- The previous view of the MoF, in accordance with which private homes of employees can constitute a PE irrespective of the amount of working time spent there, continues to apply. In this case, the home must have external significance for the company, such as serving as a base for order fulfilment, an address for business correspondence, or if used (physically) for meetings with customers.
Special case: Dependent agent PE
An agent can create a dependent agent PE if there is a dependency relationship under treaty law between the agent and the enterprise that is represented, and if the agent has an economic power to make sales or de-facto power to conclude contracts. The latter criterion is fulfilled if the agent has the right to conclude contracts on behalf of the enterprise.
- A new factor, in addition to the existence of a power of representation, is the reference to the economic dimension. It is necessary to check whether the agent habitually concludes contracts, or plays a principal role leading to the conclusion of contracts, and whether the contracts are concluded in the name of the company, and whether they are contracts for goods, usage rights, or services of the company, which are concluded by the company on a regular basis without significant changes. In practice, this leads to a higher risk of a dependent agent PE being created.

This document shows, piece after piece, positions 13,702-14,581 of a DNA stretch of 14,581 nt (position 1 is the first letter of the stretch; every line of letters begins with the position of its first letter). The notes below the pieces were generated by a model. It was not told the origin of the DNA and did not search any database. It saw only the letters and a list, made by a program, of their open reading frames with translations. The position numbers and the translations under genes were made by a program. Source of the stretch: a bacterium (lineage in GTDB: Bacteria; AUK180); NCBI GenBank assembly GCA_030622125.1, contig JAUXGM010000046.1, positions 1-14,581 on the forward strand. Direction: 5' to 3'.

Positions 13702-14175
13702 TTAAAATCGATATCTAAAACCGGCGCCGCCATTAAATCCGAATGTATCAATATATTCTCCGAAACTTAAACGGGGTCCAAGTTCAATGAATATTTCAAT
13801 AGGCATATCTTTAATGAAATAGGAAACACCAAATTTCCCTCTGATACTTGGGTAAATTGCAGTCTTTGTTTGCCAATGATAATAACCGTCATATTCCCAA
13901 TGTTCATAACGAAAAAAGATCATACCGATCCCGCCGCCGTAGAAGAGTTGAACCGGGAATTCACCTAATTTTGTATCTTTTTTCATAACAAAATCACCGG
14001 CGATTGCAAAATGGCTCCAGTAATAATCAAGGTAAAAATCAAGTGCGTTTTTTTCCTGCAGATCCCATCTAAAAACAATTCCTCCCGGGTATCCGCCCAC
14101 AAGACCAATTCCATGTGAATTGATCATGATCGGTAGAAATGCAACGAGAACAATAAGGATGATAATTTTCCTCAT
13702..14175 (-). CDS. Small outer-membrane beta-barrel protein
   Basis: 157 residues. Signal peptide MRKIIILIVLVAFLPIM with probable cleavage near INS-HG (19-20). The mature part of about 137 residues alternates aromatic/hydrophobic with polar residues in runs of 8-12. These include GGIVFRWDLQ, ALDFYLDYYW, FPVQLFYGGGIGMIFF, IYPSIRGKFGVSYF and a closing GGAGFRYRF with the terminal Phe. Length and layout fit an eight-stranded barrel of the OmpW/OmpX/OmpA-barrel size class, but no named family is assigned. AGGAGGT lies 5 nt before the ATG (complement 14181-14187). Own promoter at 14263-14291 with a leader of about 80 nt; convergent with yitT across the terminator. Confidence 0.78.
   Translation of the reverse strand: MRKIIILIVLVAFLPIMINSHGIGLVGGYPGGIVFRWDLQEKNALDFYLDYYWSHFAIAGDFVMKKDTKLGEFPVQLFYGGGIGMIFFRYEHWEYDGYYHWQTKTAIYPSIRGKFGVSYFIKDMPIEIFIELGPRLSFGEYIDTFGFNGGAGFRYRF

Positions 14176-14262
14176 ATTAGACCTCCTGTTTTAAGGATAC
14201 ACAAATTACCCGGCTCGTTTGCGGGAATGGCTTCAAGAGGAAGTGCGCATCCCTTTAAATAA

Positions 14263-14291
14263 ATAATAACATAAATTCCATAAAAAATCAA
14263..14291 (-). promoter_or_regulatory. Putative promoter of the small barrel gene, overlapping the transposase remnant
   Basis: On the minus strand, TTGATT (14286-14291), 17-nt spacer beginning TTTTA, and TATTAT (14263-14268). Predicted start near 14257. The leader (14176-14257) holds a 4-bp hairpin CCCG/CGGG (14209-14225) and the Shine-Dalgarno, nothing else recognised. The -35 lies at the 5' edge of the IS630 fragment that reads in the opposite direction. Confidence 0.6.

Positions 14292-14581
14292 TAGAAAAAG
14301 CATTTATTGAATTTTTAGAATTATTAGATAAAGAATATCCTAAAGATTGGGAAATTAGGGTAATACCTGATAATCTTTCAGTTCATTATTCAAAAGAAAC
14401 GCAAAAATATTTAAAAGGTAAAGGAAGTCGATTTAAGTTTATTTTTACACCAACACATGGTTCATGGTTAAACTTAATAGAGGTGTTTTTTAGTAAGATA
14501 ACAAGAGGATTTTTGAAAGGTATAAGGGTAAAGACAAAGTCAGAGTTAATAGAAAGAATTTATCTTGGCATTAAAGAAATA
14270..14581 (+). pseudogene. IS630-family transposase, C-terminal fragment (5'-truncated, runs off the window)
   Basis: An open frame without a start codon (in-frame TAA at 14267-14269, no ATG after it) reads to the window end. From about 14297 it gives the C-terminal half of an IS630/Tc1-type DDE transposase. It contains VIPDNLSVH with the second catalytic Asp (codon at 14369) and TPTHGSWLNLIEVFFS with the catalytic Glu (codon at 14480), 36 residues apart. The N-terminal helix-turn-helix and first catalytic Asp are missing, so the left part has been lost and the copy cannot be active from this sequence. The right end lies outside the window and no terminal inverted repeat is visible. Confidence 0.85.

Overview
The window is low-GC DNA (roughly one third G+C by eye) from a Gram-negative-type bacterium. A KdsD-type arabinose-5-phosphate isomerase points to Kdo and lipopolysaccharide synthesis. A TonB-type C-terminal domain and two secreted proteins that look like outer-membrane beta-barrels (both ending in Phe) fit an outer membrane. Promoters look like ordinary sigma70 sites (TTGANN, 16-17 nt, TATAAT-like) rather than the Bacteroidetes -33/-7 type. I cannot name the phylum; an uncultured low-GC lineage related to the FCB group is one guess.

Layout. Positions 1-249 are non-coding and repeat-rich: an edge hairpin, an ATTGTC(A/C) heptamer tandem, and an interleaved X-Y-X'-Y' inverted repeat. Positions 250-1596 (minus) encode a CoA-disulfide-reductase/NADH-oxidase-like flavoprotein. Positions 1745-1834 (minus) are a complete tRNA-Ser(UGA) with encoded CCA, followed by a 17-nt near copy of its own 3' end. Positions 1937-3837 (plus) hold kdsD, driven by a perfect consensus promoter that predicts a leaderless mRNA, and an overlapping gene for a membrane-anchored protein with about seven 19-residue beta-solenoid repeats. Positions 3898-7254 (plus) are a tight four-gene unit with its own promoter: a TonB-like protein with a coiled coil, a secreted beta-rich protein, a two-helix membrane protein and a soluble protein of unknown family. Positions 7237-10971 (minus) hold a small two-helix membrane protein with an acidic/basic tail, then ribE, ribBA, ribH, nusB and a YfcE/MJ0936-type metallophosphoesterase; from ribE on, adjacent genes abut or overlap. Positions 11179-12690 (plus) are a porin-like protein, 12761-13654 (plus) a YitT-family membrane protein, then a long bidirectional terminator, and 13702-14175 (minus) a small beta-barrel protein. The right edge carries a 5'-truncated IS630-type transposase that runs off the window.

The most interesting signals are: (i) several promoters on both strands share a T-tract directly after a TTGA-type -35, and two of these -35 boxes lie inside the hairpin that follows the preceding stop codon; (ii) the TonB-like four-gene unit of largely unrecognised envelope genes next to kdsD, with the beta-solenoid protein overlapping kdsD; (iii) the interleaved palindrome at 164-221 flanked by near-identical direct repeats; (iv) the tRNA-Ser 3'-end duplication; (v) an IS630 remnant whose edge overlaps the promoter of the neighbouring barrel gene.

- The previous view of the MoF still applies, in accordance with which a company officer-holder (managing director) of a corporation is able to create a dependent agent PE if all the hallmarks are fulfilled.
What will the future bring?
It remains to be seen what effect the new definitions will have in practice, and whether these will also apply to (mere) wage tax PEs. With regard to the latter, further definition is anticipated in the Austrian Wage Tax Guidelines. We will inform you about this as soon as reliable information is available.